• Feedback for success

The nine accomplished Veterinary Technicians are educators and board members of veterinary associations.

All nine members were amazing in sharing their journey and giving feedback to the public. Over all it was a beautiful experience to listen and learn from these nine individuals who dedicate their lives to helping animals. I wouldn’t even have known about the webinar without the help of the Penn Foster Veterinary Technician Program. As a Penn Foster Veterinary Technician student it was extremely moving and inspirational. After the webinar, all I wanted to do was bury my head in all the knowledge I can and continue my studies. One thing that all nine panelists had in common was the fact that they all recommended to continue an education and to gain experience through volunteering. Experience and knowledge are crucial for success as Lori Renda, Veterinary Technician Program Director stated in the webinar, “there is growth in the area and one has to look up opportunities.” Below are some pictures from the webinar showing the journeys from two of the panelists.

NVTW was adopted by Penn Foster and brought excitement upon students and staff. Some students helped spread awareness of NVTW by showing off their talent. Ariel Naves, a Veterinary Technician student showed off her editing skills and posted pictures on the Penn Foster Community. Ariel received extremely positive admiration from other students, which comes to show that the Penn Foster team is actually a family.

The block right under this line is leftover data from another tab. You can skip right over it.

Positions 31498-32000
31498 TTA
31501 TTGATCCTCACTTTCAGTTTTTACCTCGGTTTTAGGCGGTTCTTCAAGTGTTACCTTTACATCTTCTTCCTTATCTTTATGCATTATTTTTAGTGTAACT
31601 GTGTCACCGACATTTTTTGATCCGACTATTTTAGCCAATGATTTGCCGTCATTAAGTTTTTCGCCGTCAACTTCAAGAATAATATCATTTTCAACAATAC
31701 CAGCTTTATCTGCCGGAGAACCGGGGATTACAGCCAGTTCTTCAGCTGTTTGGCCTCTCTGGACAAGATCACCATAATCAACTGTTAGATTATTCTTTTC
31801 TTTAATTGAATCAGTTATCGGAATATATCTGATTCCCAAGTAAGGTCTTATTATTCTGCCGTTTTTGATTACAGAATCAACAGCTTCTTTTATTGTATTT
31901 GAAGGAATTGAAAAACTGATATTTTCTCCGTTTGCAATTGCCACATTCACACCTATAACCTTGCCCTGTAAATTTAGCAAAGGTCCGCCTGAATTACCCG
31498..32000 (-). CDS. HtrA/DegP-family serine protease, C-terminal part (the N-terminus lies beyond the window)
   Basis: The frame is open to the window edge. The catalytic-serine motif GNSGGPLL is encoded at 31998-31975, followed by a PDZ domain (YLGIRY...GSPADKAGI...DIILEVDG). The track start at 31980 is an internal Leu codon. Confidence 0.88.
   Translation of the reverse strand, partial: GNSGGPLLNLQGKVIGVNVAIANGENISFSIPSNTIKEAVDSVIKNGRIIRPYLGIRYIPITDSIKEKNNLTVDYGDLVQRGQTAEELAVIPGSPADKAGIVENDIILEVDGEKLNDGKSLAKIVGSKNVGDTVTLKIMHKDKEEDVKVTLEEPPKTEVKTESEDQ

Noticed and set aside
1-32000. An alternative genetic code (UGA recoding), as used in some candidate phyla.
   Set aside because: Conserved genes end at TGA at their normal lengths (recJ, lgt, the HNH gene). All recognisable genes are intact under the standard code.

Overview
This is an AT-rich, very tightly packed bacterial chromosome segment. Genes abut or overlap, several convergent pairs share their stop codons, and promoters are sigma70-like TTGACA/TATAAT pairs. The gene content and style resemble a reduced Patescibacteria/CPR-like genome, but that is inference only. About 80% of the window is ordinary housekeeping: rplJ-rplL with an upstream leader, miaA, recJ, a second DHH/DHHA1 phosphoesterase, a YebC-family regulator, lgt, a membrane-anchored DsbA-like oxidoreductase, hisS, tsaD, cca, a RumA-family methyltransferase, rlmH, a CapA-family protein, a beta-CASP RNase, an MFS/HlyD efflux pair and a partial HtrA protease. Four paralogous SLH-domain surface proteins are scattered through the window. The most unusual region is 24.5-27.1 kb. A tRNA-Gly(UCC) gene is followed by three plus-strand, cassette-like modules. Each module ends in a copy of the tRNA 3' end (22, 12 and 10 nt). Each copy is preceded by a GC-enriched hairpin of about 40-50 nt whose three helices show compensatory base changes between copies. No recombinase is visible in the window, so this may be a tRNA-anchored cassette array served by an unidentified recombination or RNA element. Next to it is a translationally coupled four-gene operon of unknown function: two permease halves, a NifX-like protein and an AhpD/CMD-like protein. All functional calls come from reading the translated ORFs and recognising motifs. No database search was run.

Below are two of Ariel’s graphic art pictures.

Just as students are thrilled for NVTW, the staff who help NVTW come to be are just as excited. Dr. Jim Hurrel, Veterinary Program Director of Penn Foster wrote a post on the Penn Foster Student Community and partcipated on an interview to give us insight on the joy he receives from simply being a Veterinarian, Veterinarian Program Director, and instructor. Dr. Jim Hurrell is perceived as a humble soul with three things in his mind: help people, help animals, and help people help animals. Fortunately Dr. Jim Hurrell was kindly enough to award us with his time so we may learn a little more about his experience and views.

Q1: The theme for this year’s National Veterinary Technician Week is, “What does a Vet Tech Do?” What is your view on what a Veterinary Technician does?

A1: “Veterinary Technicinas are very amazing people, but the passion for animals are the common key. Veterinary Technicians are the right hand person for their Veterinarian. The help a Veternarian is provided by a Veterinary Technician betters the quality service to animals and people when the Veterinarian utilizes the Veterinary Technician efficiently.”

Q2: How did you decide you were going to become a Veterinary Technician?

A2: “I’m actually a Veterinarian. I always had interest in Biology since it is my favorite subject. I used to dorm in Michican State University and wanted to be some kind of doctor, but the the love of animals and the love of Biology was amazing to me. I graduated with a degree in Biology but wanted to do more so I went to Vet School.”

Q3: What hardships did you face that were difficult to overcome in your journey of becoming a Veterinarian?